THE SMITHERMAN FILE
1) J. S. H. SMITHERMAN - THE MIND
"IT'S NOT COMPULSORY - (BUT YOU HAVE TO DO IT!)"
I seem to remember reading somewhere, that a typical and unmistakable characteristic of psychopathy - even, indeed, serious insanity - is the ability of the infected mind to believe in at least two mutually exclusive propositions at one and the same time. Each conviction is almost always held with equal fervour and the mind is frequently entirely unaware of what is going on. (If you run across one that actually IS aware of what it is doing, watch out - you are entering Hannibal Lecter territory!)
While this kind of mind-bending was by no means as common in the Britain of the 1950s as it has become over the last three or four decades - (throughout, more or less, the entire First World - at least!) - it was by no means unknown.
At Woolverstone, we had a prime practitioner of this kind of mental procrastination. He was, to my knowledge, the first example of the species to whom I was, personally and extensively, exposed. (Other boys may have been less fortunate.) I refer, of course, to the entirely unavoidable J. S. H. Smitherman, our first Headmaster.
The "in quotes" part of the Chapter Heading above comes directly from his very own lips and was, in its day, repeated with the frequency of a mantra. (The first half, that is - the bit in brackets was only revealed some time well after the first part had been drummed into us in the guise of some sort of benign slogan - similar in tone to such friendly admonitions as "Live and Let Live!", etc.)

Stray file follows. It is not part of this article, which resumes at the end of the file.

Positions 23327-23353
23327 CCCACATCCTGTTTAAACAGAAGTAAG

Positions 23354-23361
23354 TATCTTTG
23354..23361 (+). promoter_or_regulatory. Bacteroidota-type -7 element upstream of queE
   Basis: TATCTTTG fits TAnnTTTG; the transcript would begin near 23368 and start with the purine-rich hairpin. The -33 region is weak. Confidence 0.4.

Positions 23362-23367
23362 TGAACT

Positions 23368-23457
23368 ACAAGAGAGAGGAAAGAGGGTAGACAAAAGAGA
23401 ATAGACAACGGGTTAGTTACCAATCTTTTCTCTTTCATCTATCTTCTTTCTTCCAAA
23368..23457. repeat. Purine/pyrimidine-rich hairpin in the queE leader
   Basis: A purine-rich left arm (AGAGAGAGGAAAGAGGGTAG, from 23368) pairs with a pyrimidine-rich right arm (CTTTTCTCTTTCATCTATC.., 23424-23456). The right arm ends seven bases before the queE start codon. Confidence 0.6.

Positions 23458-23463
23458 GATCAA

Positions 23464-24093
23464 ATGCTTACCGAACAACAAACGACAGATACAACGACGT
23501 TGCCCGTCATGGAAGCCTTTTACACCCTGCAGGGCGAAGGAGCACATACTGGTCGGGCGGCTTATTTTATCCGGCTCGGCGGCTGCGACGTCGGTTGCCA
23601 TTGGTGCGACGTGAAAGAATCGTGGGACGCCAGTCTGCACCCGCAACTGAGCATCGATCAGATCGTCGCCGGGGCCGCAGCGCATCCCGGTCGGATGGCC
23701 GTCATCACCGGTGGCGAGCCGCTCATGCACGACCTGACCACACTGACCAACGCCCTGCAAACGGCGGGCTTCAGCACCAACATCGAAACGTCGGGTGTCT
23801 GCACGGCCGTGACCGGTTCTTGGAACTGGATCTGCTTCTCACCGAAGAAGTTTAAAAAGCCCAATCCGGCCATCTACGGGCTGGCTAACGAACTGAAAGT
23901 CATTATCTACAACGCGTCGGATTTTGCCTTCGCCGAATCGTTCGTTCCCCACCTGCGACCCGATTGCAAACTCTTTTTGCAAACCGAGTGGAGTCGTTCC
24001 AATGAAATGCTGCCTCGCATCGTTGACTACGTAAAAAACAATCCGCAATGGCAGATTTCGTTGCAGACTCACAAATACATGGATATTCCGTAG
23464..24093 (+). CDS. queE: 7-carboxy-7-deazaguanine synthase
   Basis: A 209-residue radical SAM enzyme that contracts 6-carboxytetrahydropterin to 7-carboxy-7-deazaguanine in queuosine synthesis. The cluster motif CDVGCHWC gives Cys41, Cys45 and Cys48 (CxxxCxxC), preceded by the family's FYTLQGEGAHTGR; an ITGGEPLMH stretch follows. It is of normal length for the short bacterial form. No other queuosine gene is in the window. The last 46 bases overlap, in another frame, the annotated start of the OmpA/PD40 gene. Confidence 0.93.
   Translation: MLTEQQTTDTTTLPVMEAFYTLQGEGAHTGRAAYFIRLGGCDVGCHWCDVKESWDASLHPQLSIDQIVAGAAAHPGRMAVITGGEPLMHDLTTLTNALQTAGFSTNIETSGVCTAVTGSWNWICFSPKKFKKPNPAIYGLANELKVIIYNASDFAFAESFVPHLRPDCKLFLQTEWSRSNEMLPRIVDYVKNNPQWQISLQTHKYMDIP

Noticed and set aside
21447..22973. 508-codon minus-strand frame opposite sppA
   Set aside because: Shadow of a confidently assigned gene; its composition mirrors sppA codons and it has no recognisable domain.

Smitherman had, of course, numerous other equally sting-in-the-tail exhortations, usually, but not always, offered without built-in time-lags. The above is, however, the one that sticks in my mind even today, because it was the one over which we first crossed swords - and the one which, eventually, by another & entirely unforeseen route, led him to his downfall.
Personally, I had never paid much attention to these oracular announcements from our Head, largely because most of them were obviously silly. Of the rest, most were simply neither accomplishable, nor enforceable. Little more than wishful thinking, really. The remaining few that, by some accident or other, sported teeth, seemed, on the whole, to have very little direct relevance to me. So, like any sensible schoolboy, I simply tuned the Smitherman Signal out of my reception wave-lengths and got on with something - anything - else.
After a while, the excruciating boredom that overcame me while attending any sort of religious gathering - especially those at which J. S. H. Smitherman was the presiding orator - built up a pressure that was little short of overwhelming. Even at that age, I couldn't remember ever having believed a word of any of the attempts at Religious Instruction to which I'd been subjected either at my Puritan Protestant Granny's knee, or at a very happy Infants' School in the Lancashire village of Ormskirk, or at Essendine Road Primary School, London, West 9. and, since then, neither Assemblies, nor Church Services, nor the graces garbled at Woolverstone mealtimes had done anything to persuade me of the error of my ways.
Yet here I was, spending an unconscionable amount of time and effort - (quite a startling total, when you came to add it all up) - each and every day on nothing more constructive than tuning out unwanted disinformation and brain-washing. It was getting to a point at which I was having to put so much brain-power into maintaining my anti-counterthought-warp shield, that I was left with hardly enough mental energy for any sort of positive or creative - or even just enjoyable - thinking. I was even failing to stay awake under my blanket during nocturnal Ashes commentaries from Australia. Clearly, something had to be done.